Related forms
ex·pen·sive·ly, adverb
ex·pen·sive·ness, noun
qua·si-ex·pen·sive, adjective
qua·si-ex·pen·sive·ly, adverb
Can be confused:expansive, expensive (see synonym note at the current entry).
Synonyms Expensive, costly, dear, high-priced apply to something that is high in price. Expensive is applied to whatever entails considerable expense; it suggests a price more than the average person would normally be able to pay or a price paid only for something special: an expensive automobile. Costly implies that the price is a large sum, usually because of the fineness, preciousness, etc., of the object: a costly jewel. Dear is commonly applied in England to something that is selling beyond its usual or just price. In the U.S., high-priced is the usual equivalent.
Antonyms cheap, low-priced. --------------------------------------------------------------------------------------------------------
beauti·ful·ly adv.
beauti·ful·ness n.
Synonyms: beautiful, lovely, pretty, handsome, comely, fair1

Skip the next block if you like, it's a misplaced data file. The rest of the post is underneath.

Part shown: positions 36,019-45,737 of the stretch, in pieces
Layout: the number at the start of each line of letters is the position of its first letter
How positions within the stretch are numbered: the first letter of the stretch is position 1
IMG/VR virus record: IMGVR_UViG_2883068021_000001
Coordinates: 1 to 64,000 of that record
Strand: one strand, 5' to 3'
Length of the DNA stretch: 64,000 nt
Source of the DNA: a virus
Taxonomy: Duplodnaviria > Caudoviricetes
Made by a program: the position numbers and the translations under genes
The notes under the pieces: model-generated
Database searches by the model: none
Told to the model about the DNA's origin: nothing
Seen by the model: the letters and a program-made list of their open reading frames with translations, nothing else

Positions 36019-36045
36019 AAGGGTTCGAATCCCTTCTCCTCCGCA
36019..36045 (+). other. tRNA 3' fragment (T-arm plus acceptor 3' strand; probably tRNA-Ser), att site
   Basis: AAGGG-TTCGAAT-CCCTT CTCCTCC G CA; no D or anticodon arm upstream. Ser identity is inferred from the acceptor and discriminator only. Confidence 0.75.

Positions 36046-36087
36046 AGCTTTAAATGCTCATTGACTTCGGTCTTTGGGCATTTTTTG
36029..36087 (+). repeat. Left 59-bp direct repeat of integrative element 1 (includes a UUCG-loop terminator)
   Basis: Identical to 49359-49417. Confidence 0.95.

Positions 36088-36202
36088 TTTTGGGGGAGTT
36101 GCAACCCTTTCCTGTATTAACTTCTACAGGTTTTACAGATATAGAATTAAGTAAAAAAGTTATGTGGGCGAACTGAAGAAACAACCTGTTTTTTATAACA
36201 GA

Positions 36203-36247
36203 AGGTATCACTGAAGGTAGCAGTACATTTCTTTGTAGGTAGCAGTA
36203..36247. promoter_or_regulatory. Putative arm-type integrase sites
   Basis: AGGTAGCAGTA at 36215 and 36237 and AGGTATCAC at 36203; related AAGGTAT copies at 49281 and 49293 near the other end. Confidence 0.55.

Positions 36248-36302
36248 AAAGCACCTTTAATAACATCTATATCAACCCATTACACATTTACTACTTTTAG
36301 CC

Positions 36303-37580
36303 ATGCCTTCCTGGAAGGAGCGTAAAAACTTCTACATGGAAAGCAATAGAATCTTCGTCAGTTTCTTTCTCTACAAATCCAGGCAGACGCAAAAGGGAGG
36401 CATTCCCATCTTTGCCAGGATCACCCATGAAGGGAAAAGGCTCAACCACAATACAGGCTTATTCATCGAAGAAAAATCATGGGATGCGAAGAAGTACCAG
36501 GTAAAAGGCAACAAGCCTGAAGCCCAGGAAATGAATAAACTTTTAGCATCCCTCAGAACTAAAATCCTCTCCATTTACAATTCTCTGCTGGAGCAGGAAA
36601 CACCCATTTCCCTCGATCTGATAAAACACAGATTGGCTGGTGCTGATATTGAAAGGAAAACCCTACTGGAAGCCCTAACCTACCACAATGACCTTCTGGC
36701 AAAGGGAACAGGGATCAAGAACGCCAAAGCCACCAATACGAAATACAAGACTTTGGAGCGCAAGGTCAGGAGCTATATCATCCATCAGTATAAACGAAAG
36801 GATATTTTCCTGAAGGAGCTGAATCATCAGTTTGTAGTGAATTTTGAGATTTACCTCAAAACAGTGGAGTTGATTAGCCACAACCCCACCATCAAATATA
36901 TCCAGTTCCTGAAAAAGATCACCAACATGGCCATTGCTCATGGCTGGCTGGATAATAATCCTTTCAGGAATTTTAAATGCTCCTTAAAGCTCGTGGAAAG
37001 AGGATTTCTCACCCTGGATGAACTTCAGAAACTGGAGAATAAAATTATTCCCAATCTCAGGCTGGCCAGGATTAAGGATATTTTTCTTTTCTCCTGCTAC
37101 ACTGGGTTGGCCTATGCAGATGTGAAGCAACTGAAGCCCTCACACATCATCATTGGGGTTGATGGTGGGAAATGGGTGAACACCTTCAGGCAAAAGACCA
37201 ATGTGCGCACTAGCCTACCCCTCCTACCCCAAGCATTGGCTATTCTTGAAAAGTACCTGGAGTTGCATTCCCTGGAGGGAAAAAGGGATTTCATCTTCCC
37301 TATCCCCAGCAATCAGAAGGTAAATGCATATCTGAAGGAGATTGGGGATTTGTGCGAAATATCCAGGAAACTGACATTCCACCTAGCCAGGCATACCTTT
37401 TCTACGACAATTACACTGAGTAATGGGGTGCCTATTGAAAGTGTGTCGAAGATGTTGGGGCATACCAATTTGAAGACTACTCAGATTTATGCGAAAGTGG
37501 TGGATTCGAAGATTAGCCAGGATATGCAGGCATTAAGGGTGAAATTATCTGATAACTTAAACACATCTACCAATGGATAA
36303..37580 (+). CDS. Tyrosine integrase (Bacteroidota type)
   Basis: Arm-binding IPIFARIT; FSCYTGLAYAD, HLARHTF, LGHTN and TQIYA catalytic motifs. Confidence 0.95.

All these adjectives apply to what excites aesthetic admiration. Beautiful is most comprehensive: a beautiful child; a beautiful painting; a beautiful mathematical proof.
Lovely applies to what inspires emotion rather than intellectual appreciation: "They were lovely, your eyes" (George Seferis).
What is pretty is beautiful in a delicate or graceful way: a pretty face; a pretty song; a pretty room.
Handsome stresses poise and dignity of form and proportion: a very large, handsome paneled library. "She is very pretty, but not so extraordinarily handsome" (William Makepeace Thackeray).
Comely suggests wholesome physical attractiveness: "Mrs. Hurd is a large woman with a big, comely, simple face" (Ernest Hemingway).
Fair emphasizes freshness or purity: "In the highlands, in the country places,/Where the old plain men have rosy faces,/And the young fair maidens/Quiet eyes" (Robert Louis Stevenson).